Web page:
The Great American Eclipse may be over, but there are some exciting places around the globe getting ready for their own dances with darkness.
Totality watchers get the best show, but a far greater number of people will be in partial eclipse territory. Here's how to make the most of it.
If you can't resist taking pictures of the solar eclipse with your smartphone, read this first for tips to ensure quality pictures.
A total eclipse of the Sun is a spectacular sight. With a little preparation and advance planning, you can capture your own souvenir portrait of this awe-inspiring sight.
A total solar eclipse offers the most spectacular of jewels, the diamond ring, as the Moon blocks all but a small part of the Sun's brilliance.
We've gathered some of the best pictures of past solar eclipses, total and partial, from our online photo gallery to serve as inspiration for your eclipse photography
For those photographing the August 21st eclipse, Fred Espenak shares his eclipse photography checklist.
Look for these astronomical and Earthbound phenomena during the total solar eclipse on August 21st.
We examine the fascinating solar phenomena that anyone with a small scope and safe solar filter can see, whether the Sun's in eclipse or not.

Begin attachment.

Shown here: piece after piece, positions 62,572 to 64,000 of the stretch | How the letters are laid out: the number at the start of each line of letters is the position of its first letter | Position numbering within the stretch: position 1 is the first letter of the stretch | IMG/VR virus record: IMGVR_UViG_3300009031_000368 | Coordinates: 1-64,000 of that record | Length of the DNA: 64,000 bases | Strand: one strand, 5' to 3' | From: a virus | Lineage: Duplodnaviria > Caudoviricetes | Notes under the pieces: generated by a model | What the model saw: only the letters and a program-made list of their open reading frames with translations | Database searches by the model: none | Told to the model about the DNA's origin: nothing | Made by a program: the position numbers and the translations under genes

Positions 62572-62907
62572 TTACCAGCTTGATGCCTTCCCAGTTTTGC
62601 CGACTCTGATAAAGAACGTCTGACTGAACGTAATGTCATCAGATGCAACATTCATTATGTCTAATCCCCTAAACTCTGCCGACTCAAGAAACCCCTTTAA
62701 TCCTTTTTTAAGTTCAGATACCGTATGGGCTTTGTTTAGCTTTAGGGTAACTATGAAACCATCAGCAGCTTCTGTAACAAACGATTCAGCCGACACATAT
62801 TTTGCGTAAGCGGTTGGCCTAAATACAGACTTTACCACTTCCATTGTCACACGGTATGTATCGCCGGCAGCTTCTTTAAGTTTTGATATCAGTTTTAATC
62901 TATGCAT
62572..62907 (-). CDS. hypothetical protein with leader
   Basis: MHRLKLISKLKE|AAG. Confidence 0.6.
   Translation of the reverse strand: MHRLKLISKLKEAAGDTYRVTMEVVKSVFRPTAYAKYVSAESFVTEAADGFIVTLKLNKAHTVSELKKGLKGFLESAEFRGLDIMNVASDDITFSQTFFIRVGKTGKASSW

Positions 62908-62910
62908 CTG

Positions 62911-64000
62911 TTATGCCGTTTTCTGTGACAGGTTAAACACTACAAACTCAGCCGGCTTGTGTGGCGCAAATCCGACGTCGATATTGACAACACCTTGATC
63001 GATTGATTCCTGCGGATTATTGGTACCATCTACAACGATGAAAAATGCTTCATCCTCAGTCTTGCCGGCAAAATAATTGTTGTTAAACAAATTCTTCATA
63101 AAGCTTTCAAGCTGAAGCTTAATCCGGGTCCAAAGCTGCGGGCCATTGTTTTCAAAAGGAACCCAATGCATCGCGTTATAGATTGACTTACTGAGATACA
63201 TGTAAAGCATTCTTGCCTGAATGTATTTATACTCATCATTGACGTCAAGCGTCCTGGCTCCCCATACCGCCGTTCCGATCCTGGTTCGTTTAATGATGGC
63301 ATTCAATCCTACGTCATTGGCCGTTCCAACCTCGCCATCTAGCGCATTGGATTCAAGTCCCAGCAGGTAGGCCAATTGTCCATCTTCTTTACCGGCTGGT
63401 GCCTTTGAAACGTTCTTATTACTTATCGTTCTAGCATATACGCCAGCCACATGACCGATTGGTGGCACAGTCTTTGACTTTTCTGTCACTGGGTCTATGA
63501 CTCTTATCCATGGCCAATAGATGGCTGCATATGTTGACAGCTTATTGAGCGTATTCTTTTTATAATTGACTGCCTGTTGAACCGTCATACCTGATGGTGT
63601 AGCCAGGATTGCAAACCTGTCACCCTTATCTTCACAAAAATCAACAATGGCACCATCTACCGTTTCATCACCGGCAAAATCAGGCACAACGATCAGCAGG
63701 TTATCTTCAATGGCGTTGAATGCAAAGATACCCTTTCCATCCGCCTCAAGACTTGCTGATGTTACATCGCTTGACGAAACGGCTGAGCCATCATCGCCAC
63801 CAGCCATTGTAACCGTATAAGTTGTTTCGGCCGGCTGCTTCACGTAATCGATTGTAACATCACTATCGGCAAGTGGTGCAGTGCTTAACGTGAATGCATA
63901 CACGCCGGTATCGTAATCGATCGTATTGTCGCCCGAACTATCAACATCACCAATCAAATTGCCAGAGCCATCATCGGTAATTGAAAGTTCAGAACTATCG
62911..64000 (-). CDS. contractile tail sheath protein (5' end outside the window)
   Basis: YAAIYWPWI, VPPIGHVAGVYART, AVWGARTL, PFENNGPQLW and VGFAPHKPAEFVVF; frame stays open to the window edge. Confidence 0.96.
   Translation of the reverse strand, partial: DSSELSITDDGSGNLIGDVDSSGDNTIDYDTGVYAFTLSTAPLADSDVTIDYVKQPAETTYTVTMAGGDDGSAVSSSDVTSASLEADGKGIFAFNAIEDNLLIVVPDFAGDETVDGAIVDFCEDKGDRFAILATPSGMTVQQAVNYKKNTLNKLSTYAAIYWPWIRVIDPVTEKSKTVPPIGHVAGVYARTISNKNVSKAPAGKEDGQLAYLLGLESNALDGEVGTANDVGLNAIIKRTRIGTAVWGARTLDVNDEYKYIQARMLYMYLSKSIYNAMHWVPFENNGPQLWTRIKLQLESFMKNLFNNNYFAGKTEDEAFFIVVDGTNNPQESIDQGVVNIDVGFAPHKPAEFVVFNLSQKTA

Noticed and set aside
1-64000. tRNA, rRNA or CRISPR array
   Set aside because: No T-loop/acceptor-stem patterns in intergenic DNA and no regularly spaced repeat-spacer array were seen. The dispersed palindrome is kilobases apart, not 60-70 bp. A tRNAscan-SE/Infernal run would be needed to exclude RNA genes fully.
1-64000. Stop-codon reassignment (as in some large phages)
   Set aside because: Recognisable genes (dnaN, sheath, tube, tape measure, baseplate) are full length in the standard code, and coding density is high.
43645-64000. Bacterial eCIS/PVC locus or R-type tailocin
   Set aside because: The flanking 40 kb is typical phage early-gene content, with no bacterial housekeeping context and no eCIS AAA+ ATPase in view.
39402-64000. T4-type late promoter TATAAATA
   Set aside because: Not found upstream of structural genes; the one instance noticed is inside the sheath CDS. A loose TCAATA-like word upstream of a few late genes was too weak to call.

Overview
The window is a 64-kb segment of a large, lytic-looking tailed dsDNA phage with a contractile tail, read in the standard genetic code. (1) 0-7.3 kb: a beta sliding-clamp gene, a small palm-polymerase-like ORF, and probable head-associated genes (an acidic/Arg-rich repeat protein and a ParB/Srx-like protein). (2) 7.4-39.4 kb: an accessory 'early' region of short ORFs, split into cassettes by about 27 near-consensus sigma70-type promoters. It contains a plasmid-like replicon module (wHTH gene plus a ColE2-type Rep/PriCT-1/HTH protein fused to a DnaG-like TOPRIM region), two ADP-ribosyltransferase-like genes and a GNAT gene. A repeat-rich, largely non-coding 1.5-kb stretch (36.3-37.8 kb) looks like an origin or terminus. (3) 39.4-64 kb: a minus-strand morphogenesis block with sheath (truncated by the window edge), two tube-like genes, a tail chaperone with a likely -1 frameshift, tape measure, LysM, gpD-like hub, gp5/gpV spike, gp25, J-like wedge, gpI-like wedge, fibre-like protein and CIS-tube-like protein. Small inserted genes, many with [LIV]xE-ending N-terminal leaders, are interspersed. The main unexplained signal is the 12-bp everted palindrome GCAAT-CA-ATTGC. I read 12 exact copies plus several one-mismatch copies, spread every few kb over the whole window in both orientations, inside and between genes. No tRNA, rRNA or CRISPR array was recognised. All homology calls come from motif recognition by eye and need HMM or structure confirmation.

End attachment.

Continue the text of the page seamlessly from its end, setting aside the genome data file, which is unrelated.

It won't be a great year for lunar eclipses, with a deep penumbral event on February 11th and a partial on August 7th. But an annular solar eclipse is observable from the Southern Hemisphere on February 26th, and a total solar eclipse crosses the continental U.S. on August 21st.
Lunar eclipses are leisurely affairs a pleasure to watch and photograph.
Mark your calendars for August 21, 2017 — when the Moon's umbral shadow will race coast to coast across the United States for the first time in nearly a century.
Looking at the Sun is harmful to your eyes at any time, partial solar eclipse or no. Fortunately, there are many easy ways to watch the show safely.
Learn how to photograph a partial solar eclipse using a safe solar filter.